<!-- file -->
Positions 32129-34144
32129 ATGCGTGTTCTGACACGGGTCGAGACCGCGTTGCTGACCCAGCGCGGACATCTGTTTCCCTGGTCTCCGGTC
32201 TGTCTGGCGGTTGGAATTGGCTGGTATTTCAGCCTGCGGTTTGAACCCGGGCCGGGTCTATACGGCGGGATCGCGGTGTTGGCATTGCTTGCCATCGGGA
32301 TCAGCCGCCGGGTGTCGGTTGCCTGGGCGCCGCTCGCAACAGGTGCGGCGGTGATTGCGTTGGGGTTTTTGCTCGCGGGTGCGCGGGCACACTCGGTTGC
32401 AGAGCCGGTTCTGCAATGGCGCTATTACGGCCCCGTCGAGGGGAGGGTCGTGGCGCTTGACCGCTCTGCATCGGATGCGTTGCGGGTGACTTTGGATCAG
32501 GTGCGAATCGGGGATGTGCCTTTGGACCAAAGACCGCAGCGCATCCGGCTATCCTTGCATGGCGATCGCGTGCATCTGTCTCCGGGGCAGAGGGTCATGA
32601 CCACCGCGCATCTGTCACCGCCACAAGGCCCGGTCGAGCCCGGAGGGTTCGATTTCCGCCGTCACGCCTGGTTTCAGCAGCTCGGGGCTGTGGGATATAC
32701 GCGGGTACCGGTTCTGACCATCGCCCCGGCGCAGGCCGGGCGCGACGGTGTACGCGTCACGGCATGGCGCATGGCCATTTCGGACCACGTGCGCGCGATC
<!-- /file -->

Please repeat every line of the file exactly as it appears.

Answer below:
Positions 32129-34144
32129 ATGCGTGTTCTGACACGGGTCGAGACCGCGTTGCTGACCCAGCGCGGACATCTGTTTCCCTGGTCTCCGGTC
32201 TGTCTGGCGGTTGGAATTGGCTGGTATTTCAGCCTGCGGTTTGAACCCGGGCCGGGTCTATACGGCGGGATCGCGGTGTTGGCATTGCTTGCCATCGGGA
32301 TCAGCCGCCGGGTGTCGGTTGCCTGGGCGCCGCTCGCAACAGGTGCGGCGGTGATTGCGTTGGGGTTTTTGCTCGCGGGTGCGCGGGCACACTCGGTTGC
32401 AGAGCCGGTTCTGCAATGGCGCTATTACGGCCCCGTCGAGGGGAGGGTCGTGGCGCTTGACCGCTCTGCATCGGATGCGTTGCGGGTGACTTTGGATCAG
32501 GTGCGAATCGGGGATGTGCCTTTGGACCAAAGACCGCAGCGCATCCGGCTATCCTTGCATGGCGATCGCGTGCATCTGTCTCCGGGGCAGAGGGTCATGA
32601 CCACCGCGCATCTGTCACCGCCACAAGGCCCGGTCGAGCCCGGAGGGTTCGATTTCCGCCGTCACGCCTGGTTTCAGCAGCTCGGGGCTGTGGGATATAC
32701 GCGGGTACCGGTTCTGACCATCGCCCCGGCGCAGGCCGGGCGCGACGGTGTACGCGTCACGGCATGGCGCATGGCCATTTCGGACCACGTGCGCGCGATC